Time To Change The Stereotypes and Be Real About Women In The Workplace
According to the Oxford Dictionary, a stereotype is “a widely held but fixed and oversimplified image or idea of a particular type of person or thing.” The example given is “the stereotype of the woman as the caretaker.“Ask any woman leader, entrepreneur or business owner, and it is likely she will tell you that stereotypes work against her, not in her favor.Bossy, bitchy, short-tempered, scattered, distracted, under-qualified, all these stereotypes work against women in the workplace. But so do polite, timid, uninvolved, and the universal stereotype— ready to leave at any time for her family.[bctt tweet=“Ask any woman leader and she will likely tell you that stereotypes work against her #womeninbusiness” username=“takeleadwomen”]New research from the NatWest in the United Kingdom shows that gender stereotypes negatively impact many women in the workplace. “Some 20 percent of businesswomen who took part in NatWest research said they have been called ‘opinionated,’ while 18 percent said they had been described as ‘self-assured,’” writes Nick Levine in Refinery29.“Meanwhile, 13 percent said they had been branded ‘feisty’ and 12 percent said they had been called ‘vocal.’ In total, 52 percent of women questioned said they have faced some kind of stereotypical gender label while conducting business,” Levine writes.That is more than half of the women surveyed. And these reductive labels are not meant as compliments.Sam Smethers of women’s equality charity the Fawcett Society told the Yorkshire Post: “This research shows that lazy gender stereotypes are still dominating the way we think about women in business, and women entrepreneurs in particular. Women face additional practical, cultural and attitudinal barriers all the time. I wonder how those feisty or opinionated men would like it?“Yet, some women leaders responded that stereotypes work to inspire drive and ambition.Louise Woollard, a director of Louise Woollard Financial, based in Huddersfield, West Yorkshire, told Greg White in the Yorkshire Post, “I don’t feel I’ve been stereotyped during my career and would happily be considered feisty,’’ she added. “Who wouldn’t want to be seen as lively, determined and courageous?”But for many, stereotypes can serve as invisible roadblocks to advancement and even mask true perceptions of who an employee or leader really is. Still, stereotypes have deep roots in gendered behaviors.
“Stereotype was the word of the day among some women at Davos,” for the World Economic Forum last week, writes Claire Zillman in Fortune.
“At a panel discussion, Reshma Saujani, founder and CEO of the non-profit Girls Who Code, pointed to antiquated gender norms as one factor keeping women out of tech. Because girls are sometimes conditioned to be more risk-averse, they can be turned off from math or computer science by the difficulty of the courses and the prospect of failing. Boys, meanwhile, are taught to be fearless, she said,” writes Zillman.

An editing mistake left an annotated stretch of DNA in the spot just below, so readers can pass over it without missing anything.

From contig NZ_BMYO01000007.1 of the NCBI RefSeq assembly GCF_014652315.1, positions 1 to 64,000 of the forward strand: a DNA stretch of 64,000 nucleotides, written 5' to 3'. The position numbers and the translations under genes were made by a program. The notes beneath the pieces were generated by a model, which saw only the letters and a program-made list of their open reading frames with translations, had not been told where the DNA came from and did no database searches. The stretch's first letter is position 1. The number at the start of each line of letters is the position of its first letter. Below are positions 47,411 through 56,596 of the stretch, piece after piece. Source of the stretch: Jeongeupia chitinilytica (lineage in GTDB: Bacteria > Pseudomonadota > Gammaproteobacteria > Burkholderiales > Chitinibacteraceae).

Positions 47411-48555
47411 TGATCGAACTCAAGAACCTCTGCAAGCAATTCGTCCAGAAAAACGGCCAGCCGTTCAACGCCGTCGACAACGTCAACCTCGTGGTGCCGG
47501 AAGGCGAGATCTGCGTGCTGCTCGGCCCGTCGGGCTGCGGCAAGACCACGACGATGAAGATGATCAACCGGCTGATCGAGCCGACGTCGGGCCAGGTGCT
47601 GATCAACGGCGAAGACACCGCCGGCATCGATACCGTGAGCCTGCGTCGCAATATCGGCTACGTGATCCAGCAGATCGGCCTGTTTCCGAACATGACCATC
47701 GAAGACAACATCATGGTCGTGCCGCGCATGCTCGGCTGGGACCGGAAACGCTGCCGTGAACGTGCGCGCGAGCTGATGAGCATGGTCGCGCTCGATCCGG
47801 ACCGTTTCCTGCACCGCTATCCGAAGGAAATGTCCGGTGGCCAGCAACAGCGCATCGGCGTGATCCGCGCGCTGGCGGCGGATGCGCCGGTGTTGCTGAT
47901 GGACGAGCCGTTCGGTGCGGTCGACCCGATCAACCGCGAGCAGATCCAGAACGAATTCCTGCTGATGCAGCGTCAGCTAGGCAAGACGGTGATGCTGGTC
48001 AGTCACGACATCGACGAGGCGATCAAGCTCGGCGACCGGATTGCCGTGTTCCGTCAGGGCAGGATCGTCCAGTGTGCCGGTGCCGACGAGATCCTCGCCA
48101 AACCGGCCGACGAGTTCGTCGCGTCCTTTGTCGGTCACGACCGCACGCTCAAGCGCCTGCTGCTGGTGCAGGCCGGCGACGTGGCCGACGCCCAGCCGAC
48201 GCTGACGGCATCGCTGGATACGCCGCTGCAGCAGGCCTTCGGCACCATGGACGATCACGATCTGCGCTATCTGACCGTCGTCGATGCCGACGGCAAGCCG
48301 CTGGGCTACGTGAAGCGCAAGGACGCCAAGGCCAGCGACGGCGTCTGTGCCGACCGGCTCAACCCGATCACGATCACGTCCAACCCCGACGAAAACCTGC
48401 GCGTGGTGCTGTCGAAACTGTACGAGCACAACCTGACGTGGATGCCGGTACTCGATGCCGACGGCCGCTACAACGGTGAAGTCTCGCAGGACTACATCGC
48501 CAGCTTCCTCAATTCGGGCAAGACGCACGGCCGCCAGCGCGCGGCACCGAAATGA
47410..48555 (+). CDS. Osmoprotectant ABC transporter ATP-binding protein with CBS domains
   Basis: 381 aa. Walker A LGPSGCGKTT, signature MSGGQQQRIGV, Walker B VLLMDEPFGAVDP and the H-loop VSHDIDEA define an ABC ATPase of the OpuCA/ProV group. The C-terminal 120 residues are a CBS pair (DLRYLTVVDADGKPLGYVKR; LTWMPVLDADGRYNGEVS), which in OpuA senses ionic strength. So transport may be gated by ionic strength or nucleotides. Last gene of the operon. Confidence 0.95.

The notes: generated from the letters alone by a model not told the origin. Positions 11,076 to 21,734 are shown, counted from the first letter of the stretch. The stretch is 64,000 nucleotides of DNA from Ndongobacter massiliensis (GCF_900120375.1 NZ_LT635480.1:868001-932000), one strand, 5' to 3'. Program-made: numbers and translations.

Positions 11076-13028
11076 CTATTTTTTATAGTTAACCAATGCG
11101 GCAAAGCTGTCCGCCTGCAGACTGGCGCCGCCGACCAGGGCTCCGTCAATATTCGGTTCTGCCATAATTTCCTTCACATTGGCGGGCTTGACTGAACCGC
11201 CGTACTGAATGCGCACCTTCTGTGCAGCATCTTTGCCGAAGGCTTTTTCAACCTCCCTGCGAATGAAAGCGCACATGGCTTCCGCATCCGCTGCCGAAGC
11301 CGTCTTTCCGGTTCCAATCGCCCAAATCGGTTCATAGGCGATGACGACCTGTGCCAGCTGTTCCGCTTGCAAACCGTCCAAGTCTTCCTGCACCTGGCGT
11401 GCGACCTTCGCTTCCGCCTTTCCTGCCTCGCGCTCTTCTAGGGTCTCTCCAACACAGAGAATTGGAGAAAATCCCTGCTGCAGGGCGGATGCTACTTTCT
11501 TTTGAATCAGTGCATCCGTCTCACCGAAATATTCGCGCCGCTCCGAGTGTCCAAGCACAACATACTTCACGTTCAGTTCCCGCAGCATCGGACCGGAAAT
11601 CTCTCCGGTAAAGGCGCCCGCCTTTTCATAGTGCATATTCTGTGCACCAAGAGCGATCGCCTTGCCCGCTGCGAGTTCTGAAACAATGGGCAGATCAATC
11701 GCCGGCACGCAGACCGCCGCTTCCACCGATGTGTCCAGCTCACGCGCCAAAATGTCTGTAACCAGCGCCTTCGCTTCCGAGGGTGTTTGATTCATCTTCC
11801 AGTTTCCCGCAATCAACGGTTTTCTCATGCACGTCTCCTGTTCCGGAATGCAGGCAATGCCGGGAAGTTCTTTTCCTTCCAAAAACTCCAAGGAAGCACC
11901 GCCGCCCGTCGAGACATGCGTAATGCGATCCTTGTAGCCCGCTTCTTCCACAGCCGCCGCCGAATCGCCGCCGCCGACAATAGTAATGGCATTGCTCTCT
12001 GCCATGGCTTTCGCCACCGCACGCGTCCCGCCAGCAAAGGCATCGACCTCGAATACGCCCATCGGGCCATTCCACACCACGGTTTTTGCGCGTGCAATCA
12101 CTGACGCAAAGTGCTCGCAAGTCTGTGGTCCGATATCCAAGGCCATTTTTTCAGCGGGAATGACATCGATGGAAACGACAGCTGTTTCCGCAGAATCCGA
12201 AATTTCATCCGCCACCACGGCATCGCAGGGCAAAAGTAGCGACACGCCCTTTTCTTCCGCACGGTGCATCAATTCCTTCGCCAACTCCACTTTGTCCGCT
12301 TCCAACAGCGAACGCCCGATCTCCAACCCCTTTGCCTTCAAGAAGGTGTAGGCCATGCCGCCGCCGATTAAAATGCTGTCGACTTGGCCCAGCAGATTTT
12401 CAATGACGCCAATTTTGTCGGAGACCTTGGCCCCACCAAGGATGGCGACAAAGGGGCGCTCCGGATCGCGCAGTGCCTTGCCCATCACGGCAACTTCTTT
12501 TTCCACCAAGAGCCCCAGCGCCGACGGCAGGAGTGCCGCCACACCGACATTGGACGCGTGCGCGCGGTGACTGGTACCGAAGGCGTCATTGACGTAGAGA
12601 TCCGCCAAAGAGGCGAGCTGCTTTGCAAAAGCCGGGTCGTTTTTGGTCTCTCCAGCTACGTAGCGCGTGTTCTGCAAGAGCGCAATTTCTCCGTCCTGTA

A 2010 Swiss study examined the gendered concept of “stereotype threat” for women’s appetite for risk levels and competitive attitudes. Researchers found that “women react less to competitive incentives. Women tend not to compete with men in areas where they (rightly or wrongly) think that they will lose anyway-and the same holds for men, although to a lower extent.”According to the study, “Being competitive in itself is regarded as stereotypically rather male, and… being competitive in ‘male settings’ for women still includes a negative stigma of being bitchy.”Another study, this one recently out of Northwestern University, shows that stereotypes are working against women even before they get the job—in the hiring process. The study sent out identical resumes under the names James or Julia Cabot with more elite aspects to their resumes, skewed toward higher socioeconomic assumptions. Then the researchers sent out identical resumes under the names James or Julia Clark, with lower socioeconomic characteristics.According to Emily Peck in the Huffington Post, well-off white men are three times more likely to get a job interview than a woman, much of that bias due to the stereotypical belief that women will quit to start a family.“This is a key mechanism that is keeping women out of high-paying occupations,” Lauren Rivera, a professor at Northwestern University’s Kellogg School of Management and a co-author of the study, told Peck.“Firms are screening out high-performing women not because of something they’ve done or haven’t done, but because of the firms’ own speculation about what they might someday do. The reasons for doing this “are completely in the heads of organizations,” Rivera told Peck.“Yet any woman who’s thought twice about wearing a wedding ring to a job interview would probably not be shocked to learn a pre-motherhood penalty exists,” Peck writes.“Even at progressive companies that say they value hiring and promoting women, the default assumption is still that a woman will want to downshift her career once she becomes a mother, if she can afford it,” Peck writes.However, the lawyers questioned Julia’s commitment, wondering if she “really wanted to be a lawyer,” the researchers write in their paper. Some declared she was “biding her time” until she could become a “stay-at-home mom.”The media also reinforces gendered stereotypes, according to a new study by The Rockefeller Foundation and the Global Strategy Group. The study looked into “how the media influences perception of women in leadership and examined 100 news stories about 20 CEOs – 11 of those were women – found female CEOs were blamed as the source of the crisis in 80 per cent of the stories versus 31 per cent of the time for their male counterparts,” writes Andrew Seale in Yahoo Finance. “The study also found differences in the way the media treated female CEOs versus males with 16 per cent of the articles about women in leadership roles delving into their personal life versus only 8 per cent of the male CEO-focused pieces talking about their personal life. In the articles that discussed females CEO’s personal life 78 per cent spoke about family. None of the articles discussed male CEOs’ children or family,” Seale writes.Back to those same stereotypes again.Addressing the stereotypes directly and telling stories that are antithetical to these preconceived clichés may work to erase stereotypes, some say.[bctt tweet=“Addressing the stereotypes directly may work to erase them #womenintheworkplace” username=“takeleadwomen”]That is the goal of the Her Story series hosted by Grand Valley State University’s Women’s Commission. “When we talk about women in leadership, there are a lot of stereotypes, or there’s a stigma attached,” Jennifer Palm, co-chair of the Women’s Commission. “And the idea of Her Story is to give a fuller picture and talk about women in leadership in a positive way,” Palm told Dylan Grosser in Lanthorn.